It’s official. As of today, I can announce I’m taking over food coverage here at the East Bay Express.
Who am I? Let me introduce myself — er, re-introduce, technically. I was staff food writer at the Express back in 2006, when it was still part of Phoenix-based Village Voice Media, and survived its acquisition by a group of investors including former editor Stephen Buel. Survived for a few months anyway, until — like a blast chiller — the realities of newspaper publishing quickly cooled any euphoria for going indie. My position was axed, and by the end of 2007 I was out on my ass.
Any food writer can trace the date of his or her big break, the same way you never forget the dish that first stoked your curiosity about how a professional kitchen works (mine: a 1984 salad of astonishingly delicate lettuces at Greens in San Francisco, picked at the restaurant’s farm in West Marin). I can trace my break back to 2004, when after more than fifteen years spent standing on kitchen floor mats as a restaurant chef, I got the gig as restaurant critic for the Contra Costa Times, after writing a clumsy review of a place in a Concord strip mall that specialized in goat-meat birria. I was ecstatic.
For two years I combed malls and commercial strips east of the Caldecott, eating more indifferent Caprese salads and tiramisus than a woman or man should have to eat in two careers, but also scarfing lengua and sessos at taquerias in the old farmworker areas around Brentwood and Oakley. And I got to spend time west of the tunnel, in Oakland, Berkeley, Richmond, Alameda — places where chefs with good training and even better ingredients were turning out polished food, amid concentrations of urban neighborhoods and old-ring suburbs. They were sources of amazing Korean places, good Vietnamese, Cantonese, Pakistani, Ethiopian, Afghani if my editor greenlighted an excursion to Fremont, and in Fruitvale, the mostly Jaliscan dishes I fell in love with.
It was on Fruitvale’s streets where I first experienced restaurants and loncheras that didn’t seem purely random, popping up in the odd storefront with food that was either good or bad depending on the cooks’ skills, but dishes that were an expression of the neighborhood they served, a genuine symbiosis between cook and diner. It still makes me irrationally happy to wander Fruitvale, eating early-morning tamales or what I’m convinced is one of the best pozoles in the whole wide bay.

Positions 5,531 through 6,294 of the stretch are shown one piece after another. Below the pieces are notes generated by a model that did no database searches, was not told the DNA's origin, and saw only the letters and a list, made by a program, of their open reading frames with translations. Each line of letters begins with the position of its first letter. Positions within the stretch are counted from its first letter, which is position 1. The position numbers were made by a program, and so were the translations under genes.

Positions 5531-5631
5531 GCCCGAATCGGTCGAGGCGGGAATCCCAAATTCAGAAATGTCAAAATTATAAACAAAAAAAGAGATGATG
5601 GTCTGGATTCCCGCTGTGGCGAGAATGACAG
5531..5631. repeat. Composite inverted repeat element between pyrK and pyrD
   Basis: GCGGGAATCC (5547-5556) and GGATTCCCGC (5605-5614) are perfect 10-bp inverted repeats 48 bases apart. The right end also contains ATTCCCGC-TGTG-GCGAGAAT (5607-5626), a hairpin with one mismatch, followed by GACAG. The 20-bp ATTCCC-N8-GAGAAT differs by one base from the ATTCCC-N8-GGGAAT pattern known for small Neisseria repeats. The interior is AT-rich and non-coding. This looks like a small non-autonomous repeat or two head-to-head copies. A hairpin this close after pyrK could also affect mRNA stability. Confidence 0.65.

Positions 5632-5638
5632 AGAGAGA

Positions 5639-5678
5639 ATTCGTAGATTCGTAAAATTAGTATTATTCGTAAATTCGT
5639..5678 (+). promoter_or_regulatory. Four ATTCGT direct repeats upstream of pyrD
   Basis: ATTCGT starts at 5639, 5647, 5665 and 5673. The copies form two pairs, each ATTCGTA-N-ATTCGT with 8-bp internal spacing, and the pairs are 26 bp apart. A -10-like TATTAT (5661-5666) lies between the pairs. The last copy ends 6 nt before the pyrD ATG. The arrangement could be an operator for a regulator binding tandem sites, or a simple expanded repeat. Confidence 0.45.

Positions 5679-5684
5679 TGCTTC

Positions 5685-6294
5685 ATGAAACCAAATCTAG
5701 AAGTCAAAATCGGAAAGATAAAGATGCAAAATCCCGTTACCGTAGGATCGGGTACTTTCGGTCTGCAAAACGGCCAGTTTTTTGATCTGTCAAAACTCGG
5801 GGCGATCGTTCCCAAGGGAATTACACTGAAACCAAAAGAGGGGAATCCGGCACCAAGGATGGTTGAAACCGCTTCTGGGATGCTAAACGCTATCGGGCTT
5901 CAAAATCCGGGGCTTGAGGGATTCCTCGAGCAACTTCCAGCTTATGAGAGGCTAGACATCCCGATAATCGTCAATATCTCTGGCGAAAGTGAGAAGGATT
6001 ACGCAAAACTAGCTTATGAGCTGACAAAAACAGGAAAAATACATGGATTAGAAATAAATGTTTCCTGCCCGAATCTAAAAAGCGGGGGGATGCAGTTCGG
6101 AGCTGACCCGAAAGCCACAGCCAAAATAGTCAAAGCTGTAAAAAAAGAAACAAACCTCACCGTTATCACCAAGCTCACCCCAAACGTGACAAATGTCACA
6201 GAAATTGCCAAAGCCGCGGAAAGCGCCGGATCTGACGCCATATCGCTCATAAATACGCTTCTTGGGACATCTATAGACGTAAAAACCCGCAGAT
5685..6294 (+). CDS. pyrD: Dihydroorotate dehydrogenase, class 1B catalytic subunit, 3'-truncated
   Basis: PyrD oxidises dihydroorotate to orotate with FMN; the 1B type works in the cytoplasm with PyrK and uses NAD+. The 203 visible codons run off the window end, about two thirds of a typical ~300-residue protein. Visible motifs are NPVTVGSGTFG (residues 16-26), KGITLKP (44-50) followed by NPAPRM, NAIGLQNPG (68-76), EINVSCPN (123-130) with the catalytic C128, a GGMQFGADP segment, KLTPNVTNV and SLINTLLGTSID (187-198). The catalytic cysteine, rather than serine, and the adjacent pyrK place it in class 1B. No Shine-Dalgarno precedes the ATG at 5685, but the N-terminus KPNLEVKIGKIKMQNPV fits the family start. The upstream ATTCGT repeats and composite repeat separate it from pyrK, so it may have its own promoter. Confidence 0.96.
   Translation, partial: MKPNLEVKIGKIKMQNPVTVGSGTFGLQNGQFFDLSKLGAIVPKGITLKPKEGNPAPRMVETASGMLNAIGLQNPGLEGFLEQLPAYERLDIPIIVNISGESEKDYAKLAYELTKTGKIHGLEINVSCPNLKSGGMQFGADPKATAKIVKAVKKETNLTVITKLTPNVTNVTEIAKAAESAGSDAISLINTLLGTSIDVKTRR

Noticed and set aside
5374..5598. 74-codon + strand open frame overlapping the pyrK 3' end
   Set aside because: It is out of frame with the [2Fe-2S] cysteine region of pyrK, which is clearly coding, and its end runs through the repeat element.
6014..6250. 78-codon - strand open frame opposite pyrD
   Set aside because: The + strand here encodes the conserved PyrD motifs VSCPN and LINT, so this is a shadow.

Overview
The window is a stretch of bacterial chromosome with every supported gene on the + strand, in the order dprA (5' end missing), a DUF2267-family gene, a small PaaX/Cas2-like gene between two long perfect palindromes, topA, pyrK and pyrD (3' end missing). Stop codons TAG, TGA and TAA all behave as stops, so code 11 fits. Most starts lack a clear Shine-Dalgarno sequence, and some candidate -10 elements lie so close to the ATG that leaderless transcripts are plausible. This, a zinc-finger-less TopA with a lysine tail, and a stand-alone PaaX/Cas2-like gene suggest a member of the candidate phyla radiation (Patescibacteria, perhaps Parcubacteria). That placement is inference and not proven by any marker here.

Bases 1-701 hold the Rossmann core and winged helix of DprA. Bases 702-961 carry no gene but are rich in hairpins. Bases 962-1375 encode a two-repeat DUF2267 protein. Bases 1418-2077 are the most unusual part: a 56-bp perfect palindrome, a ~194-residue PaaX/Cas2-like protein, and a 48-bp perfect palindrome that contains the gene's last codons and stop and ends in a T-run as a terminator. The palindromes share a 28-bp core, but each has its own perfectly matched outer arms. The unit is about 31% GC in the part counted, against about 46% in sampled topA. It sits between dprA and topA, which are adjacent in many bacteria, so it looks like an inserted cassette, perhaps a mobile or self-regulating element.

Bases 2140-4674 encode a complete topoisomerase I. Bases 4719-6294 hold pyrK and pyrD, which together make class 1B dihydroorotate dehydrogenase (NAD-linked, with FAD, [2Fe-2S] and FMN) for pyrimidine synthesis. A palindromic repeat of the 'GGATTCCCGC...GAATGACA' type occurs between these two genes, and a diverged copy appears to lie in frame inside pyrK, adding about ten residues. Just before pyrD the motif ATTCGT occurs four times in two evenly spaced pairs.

Which is why I’m thrilled to be taking over food coverage at the East Bay Express. Starting today you’ll see my byline here at my new food blog, What the Fork, which will also run in the paper starting May 25. (This week: how some are hoping the launch of Off the Grid on North Shattuck will bring a new demographic to a Gourmet Ghetto that feels stuck in an earlier decade.) And starting in a couple of weeks I’ll be writing the weekly restaurant review.
Last week I wrapped up my two-year stint as editor of SFoodie, food blog for SF Weekly in San Francisco. It was an exhilarating project, working with Jonathan Kauffman (my Express predecessor), getting to know the city’s street food scene at the birth of the new-school truck movement, documenting the rise of SF’s DIY food crafters at places like the Underground Market.
You’ll probably run into my byline in publications other than the Express, both online and in print, still reporting on food in San Francisco. Thing is, there’s just as much happening in the East Bay — maybe more, since Oakland is increasingly the place where under-capitalized pickle revolutionaries and food-truck entrepreneurs can afford to get started, families tracing their roots to Laos or Guatemala can make rent, and where chefs with name recognition at the New York Times’ food department are firing up their immersion circulators and signing leases for casual spinoffs.
Oh, and also: The East Bay is the place my husband and I have called home for the past decade, and more. It’s great to be back to someplace I never really left.
Got tips or other suggestions? Send them to me at John[dot]Birdsall[at]EastBayExpress[dot]com.